light is too bright you'll naturally move back to a distance where it
doesn't bother you. The problem is the UV that's generated, your eye
has no way of detecting dangerous levels so you can get a "burn level"
dose & not know about it until the pain starts up hours later. IIRC
the UV is actuually burning the cornea, not the retina, which is why
people get the "gritty eye" pain instead of just going blind. Also
IIRC prolonged exposure leads to cataracts.

UV does , above & beyond cubed root losses, attenuate with distance
through air but I have no idea what the factor is .

My recommendations a

a. If your going to watch anyhow wear a pair of good quality UV
blocker sunglasses. If you get a sunburn you're too close (don't ask
me how I know )

b. Ask this question on sci.engr.joining.welding, I can absoulutely
guarentee you'll get the real skinny there.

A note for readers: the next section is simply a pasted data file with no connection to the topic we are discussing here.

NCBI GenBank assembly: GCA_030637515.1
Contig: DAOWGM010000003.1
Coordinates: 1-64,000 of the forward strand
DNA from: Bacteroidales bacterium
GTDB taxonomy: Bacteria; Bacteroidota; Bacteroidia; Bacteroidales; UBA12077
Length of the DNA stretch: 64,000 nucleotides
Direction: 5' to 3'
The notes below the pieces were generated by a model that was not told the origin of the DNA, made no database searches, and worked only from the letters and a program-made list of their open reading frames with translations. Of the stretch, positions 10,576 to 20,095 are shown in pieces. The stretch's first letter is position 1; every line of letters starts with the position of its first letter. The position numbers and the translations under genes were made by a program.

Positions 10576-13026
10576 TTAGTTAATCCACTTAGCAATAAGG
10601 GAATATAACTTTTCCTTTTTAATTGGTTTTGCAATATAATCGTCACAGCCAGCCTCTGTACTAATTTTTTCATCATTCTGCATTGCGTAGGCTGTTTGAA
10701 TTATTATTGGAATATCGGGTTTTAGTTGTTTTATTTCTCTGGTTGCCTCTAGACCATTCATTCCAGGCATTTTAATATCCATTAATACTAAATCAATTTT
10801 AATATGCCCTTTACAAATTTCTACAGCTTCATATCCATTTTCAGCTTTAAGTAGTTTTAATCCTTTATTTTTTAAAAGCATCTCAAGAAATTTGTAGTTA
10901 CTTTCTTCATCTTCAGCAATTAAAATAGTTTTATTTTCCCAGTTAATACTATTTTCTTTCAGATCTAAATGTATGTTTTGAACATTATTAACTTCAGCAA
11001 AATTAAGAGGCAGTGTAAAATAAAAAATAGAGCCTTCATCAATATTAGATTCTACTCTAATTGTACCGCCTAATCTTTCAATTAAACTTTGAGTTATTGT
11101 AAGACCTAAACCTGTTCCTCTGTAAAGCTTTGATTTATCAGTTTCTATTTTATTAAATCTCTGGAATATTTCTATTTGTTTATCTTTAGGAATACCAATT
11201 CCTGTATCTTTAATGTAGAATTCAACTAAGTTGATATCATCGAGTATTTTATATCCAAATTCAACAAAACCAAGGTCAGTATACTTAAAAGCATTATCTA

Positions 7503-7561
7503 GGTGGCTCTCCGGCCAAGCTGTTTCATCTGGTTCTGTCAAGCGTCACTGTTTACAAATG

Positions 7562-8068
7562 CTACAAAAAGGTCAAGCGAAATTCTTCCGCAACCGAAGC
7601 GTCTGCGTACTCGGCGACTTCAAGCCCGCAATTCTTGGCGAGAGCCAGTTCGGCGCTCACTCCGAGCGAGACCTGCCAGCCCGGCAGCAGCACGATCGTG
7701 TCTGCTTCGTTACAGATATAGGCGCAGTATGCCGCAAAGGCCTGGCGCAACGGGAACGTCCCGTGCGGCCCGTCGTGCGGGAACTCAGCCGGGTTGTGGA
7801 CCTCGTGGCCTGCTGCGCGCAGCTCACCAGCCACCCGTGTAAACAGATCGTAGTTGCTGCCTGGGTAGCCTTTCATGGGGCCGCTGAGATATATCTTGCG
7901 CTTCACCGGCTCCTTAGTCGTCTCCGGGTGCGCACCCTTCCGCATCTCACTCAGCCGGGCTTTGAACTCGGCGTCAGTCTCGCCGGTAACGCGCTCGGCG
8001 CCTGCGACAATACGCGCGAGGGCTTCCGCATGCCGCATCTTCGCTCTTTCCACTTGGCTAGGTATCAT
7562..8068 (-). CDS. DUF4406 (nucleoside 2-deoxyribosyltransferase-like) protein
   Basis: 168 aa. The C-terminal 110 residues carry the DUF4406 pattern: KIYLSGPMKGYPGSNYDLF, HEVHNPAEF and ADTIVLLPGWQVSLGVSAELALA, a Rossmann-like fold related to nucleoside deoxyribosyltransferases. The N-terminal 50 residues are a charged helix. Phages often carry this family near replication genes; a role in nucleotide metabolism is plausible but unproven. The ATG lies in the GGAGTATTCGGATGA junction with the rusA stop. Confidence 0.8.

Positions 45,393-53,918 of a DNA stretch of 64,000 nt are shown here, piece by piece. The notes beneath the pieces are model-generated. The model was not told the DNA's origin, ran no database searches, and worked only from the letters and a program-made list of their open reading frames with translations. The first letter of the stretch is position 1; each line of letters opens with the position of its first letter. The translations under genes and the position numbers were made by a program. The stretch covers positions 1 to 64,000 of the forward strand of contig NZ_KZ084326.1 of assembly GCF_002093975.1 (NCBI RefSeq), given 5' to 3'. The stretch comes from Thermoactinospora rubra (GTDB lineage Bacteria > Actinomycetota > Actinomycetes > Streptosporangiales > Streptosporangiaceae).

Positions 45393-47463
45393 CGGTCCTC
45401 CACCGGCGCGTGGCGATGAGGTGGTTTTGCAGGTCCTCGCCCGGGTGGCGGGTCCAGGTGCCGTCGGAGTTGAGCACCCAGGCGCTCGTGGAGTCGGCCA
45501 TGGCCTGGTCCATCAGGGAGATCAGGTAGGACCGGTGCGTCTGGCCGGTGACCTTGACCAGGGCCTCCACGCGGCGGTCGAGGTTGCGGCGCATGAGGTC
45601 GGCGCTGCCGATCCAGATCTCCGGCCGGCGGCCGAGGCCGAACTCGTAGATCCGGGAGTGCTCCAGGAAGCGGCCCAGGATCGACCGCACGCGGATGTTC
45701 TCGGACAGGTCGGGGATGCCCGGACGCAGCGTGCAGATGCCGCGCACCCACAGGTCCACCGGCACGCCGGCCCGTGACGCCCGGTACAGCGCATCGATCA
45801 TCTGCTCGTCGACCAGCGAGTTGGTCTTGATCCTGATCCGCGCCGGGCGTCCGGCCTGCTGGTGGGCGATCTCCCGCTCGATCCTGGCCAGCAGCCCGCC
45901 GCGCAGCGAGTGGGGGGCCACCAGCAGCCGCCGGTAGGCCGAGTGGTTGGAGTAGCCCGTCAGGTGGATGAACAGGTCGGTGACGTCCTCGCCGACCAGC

H.



On 28 Oct 2005 08:18:04 -0700, "Les"
wrote:

Is there any rule of thumb on how close I can be and still safely watch
(not a casual glance) arc welding without any eye protection? Does
this distance vary by amperage or type (stick, wire, TIG, etc.)?

- les


  #14  
Old October 29th 05, 12:49 AM
scruttocks
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Default Safe distance to watch arc welding

Leo Lichtman wrote:

wrote: A lens can't collect and focus more energy
than is intercepted by it's total area. (clip)
^^^^^^^^^^^^^^^^^^
That is true. However, a given light source at a greater distance produces
a proportionately smaller image. so the brightness of the image remains the